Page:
He adds: “Critics accused Prime Minister Boris Johnson of misleading the queen when he asked her to suspend Parliament for a period of weeks, rather than the customary few days, in an effort to curtail parliamentary discussion and action on Brexit. The decision was later declared illegal by Britain’s Supreme Court.
“When the queen presented Mr. Johnson’s legislative agenda just weeks before Mr. Johnson called an election, critics said she was being exploited to deliver a campaign manifesto dressed up as a queen’s speech.”
A meeting of officials in the government’s emergency committee, Cobra, has taken place this afternoon, Downing Street has said.
The prime minister has been updated on the investigation into the London Bridge attack by security officials, a No 10 spokesman added.
It looks particularly busy on the campaign trail today meanwhile.
The Women’s Equality party (WEP), which has sought to place the issue of violence and misogyny against women front and centre in the campaign, has been on the ground in Canterbury to support Labour’s Rosie Duffield, who spoke in parliament in October about her own experience of domestic abuse.
The prime minister’s partner, Carrie Symonds, is out canvassing for Zac Goldsmith in west London:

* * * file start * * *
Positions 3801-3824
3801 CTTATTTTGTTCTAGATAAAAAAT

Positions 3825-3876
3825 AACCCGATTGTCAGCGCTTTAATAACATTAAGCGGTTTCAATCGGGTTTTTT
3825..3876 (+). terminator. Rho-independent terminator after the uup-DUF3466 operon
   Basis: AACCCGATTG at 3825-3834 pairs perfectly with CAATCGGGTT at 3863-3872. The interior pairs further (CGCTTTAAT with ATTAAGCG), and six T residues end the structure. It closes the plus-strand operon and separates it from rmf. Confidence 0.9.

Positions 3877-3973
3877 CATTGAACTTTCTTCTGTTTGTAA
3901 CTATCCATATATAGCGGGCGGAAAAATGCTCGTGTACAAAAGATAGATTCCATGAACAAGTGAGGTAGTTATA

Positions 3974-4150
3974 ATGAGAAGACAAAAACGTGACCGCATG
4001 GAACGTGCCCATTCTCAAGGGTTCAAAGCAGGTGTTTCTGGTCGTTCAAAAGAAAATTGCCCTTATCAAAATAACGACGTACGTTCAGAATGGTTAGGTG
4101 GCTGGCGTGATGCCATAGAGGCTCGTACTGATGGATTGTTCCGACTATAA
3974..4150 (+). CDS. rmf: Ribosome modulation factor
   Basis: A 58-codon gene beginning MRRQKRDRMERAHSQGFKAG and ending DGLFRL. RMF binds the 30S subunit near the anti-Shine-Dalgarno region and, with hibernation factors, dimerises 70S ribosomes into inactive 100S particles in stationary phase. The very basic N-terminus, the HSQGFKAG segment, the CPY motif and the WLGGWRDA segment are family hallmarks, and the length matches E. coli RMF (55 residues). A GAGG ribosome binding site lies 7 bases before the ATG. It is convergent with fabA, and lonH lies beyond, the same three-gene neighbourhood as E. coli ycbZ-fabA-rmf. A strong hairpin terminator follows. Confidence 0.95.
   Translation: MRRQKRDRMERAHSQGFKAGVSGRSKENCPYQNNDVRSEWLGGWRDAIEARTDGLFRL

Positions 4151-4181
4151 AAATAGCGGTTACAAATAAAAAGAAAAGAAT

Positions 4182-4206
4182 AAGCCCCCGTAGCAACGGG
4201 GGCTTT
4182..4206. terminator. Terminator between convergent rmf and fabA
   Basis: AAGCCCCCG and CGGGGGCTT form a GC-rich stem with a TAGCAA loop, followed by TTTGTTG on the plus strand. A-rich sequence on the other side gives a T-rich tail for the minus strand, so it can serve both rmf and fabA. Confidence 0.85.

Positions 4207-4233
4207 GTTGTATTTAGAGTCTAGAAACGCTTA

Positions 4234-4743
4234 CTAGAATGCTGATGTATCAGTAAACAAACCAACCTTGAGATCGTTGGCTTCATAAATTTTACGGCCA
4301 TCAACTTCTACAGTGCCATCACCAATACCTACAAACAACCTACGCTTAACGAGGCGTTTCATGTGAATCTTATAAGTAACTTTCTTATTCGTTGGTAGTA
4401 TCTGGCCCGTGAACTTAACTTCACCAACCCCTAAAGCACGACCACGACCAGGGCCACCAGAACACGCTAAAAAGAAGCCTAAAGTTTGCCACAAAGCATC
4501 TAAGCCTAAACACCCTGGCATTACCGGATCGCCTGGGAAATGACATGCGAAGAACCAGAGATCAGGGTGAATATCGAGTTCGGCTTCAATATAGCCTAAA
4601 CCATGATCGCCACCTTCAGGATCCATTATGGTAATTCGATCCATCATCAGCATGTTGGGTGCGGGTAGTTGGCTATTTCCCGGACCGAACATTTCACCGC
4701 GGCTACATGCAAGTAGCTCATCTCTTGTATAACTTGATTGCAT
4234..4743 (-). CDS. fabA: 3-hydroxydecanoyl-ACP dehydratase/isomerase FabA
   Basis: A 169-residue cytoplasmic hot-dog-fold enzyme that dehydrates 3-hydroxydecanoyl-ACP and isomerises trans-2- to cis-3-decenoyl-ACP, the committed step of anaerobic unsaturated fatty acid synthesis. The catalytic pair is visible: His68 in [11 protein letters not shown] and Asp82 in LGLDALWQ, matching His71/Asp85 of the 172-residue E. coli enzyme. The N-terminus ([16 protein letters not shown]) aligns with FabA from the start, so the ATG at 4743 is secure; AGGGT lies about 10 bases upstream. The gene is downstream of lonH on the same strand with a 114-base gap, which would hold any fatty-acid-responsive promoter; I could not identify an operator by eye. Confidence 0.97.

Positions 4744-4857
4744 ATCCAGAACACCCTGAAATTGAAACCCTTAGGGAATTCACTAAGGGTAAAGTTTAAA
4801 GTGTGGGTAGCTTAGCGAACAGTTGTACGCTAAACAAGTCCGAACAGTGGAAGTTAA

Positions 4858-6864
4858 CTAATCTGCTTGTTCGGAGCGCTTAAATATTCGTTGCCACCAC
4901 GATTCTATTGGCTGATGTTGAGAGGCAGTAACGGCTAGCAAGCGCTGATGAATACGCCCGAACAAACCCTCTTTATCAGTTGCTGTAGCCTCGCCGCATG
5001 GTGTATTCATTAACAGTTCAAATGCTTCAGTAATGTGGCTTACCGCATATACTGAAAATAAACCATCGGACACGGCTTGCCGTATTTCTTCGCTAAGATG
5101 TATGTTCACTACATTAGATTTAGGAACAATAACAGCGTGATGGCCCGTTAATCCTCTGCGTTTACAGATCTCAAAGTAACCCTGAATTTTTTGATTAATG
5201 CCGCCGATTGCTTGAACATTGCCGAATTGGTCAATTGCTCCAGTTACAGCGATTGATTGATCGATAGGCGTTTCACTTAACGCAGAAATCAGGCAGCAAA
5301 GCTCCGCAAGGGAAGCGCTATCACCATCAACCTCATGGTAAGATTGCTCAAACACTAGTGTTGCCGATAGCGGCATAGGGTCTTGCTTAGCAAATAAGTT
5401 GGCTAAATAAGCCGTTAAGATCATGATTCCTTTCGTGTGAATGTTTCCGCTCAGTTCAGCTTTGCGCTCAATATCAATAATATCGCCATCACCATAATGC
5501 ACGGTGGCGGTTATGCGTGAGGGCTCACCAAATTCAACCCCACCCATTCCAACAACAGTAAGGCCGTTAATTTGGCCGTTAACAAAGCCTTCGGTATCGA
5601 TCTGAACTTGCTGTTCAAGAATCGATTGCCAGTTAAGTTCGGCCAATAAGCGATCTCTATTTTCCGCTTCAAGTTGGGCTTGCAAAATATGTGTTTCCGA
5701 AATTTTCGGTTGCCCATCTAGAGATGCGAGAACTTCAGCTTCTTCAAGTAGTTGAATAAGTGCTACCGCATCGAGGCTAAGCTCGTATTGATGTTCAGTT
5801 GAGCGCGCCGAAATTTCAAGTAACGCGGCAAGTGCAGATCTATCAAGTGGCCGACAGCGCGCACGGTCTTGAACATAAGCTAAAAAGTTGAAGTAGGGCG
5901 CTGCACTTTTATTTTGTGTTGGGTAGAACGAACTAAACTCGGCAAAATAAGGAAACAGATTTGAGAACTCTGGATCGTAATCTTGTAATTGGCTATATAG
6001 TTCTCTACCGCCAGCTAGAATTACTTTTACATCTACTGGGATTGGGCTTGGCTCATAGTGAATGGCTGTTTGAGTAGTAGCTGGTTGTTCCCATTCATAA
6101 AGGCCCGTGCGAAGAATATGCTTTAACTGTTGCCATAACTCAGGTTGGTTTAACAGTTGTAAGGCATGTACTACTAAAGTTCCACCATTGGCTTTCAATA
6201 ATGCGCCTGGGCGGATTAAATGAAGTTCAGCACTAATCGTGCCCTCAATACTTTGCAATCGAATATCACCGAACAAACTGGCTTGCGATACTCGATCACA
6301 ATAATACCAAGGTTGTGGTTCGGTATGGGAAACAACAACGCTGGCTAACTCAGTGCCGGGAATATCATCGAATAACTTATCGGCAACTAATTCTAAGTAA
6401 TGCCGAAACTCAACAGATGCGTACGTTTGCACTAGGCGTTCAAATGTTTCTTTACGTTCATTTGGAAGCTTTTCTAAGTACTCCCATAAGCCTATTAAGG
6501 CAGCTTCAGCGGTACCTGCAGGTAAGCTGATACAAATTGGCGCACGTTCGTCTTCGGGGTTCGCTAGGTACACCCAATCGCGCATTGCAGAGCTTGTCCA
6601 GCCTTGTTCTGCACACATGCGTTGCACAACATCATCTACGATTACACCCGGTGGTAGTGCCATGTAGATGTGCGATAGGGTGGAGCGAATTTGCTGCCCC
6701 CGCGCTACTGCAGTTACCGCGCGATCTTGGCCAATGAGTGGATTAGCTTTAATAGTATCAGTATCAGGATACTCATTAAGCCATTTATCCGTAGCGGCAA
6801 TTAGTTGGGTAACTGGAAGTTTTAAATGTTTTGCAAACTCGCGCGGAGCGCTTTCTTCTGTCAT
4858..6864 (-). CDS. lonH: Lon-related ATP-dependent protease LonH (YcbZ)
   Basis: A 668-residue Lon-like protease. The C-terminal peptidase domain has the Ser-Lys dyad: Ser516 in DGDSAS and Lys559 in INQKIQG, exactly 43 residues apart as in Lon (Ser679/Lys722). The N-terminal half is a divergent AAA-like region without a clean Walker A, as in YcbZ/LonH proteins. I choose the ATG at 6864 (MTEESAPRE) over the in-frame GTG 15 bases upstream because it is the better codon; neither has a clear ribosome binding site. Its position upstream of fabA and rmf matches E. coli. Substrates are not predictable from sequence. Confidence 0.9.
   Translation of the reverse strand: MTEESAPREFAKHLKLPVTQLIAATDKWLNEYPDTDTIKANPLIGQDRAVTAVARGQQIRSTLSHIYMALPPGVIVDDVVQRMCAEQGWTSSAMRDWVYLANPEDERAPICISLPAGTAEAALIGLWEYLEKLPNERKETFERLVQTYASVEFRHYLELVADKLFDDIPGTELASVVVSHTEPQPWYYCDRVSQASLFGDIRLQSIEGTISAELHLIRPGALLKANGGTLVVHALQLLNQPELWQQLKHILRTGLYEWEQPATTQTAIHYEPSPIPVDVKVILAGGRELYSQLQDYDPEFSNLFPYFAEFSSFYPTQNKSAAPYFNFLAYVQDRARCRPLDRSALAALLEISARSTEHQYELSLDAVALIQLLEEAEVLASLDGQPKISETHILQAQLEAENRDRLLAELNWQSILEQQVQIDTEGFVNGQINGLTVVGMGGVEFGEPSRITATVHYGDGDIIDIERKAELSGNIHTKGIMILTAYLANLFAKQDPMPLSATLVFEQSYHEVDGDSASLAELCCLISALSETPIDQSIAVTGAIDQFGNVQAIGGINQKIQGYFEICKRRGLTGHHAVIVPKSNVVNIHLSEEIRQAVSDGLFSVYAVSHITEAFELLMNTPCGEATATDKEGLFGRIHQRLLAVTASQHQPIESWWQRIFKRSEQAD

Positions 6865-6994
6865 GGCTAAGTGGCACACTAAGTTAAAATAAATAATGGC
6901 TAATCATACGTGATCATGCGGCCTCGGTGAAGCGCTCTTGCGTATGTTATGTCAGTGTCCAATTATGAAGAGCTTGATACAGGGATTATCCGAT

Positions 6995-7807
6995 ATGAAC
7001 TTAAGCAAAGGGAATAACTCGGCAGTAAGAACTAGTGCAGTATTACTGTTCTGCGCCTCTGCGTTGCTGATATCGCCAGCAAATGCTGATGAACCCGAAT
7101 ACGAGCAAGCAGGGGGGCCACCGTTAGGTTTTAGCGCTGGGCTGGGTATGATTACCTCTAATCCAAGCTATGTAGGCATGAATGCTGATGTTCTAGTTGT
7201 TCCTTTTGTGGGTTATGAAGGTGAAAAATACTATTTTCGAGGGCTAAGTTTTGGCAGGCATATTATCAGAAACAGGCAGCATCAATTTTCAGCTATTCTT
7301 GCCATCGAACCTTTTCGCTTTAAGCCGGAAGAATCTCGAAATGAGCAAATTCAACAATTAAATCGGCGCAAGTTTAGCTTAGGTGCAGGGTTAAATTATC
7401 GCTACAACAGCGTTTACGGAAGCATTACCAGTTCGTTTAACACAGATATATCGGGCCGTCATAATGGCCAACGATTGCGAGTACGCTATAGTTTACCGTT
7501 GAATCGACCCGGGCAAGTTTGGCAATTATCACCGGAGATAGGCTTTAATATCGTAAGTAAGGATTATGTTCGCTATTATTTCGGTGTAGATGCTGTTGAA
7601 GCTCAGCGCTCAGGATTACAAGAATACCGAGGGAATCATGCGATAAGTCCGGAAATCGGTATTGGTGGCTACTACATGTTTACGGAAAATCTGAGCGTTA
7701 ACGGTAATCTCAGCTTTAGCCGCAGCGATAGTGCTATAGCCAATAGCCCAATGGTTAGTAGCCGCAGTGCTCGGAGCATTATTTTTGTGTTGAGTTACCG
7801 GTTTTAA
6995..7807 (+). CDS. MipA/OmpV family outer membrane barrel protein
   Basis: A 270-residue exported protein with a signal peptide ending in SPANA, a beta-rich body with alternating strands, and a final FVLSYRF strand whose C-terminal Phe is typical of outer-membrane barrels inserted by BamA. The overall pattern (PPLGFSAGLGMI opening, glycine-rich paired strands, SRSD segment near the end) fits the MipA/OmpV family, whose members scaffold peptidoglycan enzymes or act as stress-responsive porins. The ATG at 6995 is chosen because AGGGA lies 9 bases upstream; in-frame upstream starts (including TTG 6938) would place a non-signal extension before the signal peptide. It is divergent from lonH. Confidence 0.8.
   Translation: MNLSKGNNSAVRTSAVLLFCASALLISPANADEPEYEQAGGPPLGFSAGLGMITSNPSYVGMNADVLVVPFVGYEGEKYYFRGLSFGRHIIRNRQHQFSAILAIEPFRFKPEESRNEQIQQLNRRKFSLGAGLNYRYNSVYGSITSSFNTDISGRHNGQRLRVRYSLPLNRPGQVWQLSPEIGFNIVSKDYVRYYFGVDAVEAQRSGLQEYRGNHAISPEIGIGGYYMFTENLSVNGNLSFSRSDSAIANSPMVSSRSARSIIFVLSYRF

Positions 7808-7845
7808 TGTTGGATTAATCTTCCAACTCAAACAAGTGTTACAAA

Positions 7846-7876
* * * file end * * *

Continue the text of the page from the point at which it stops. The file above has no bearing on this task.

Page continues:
Alastair Campbell – out canvassing to help re-elect the Labour MP and former minister Pat McFadden – has tweeted some video of the lengths to which he has apparently gone today to secure one vote in particular.
Don’t be alarmed as the camera pans down in the first few seconds:
The Conservatives’ lack of policies on equal rights for LGBT+ voters will not go unnoticed, argues Jonathan Cooper, a lawyer and human rights specialist.
While David Cameron learned from Tony Blair that the LGBT+ vote mattered, Cooper writes in the Guardian: “The lack of any real substance in the Conservative party’s manifesto in relation to LGBT rights suggests the party has either learned nothing from Cameron’s success and May’s blunder or it is supremely confident of its majority and thinks it has no need to court gay people.
“The manifesto makes two references to LGBT people, one to sexual orientation, among a long list of other protected grounds, and no reference to gender identity or trans people.”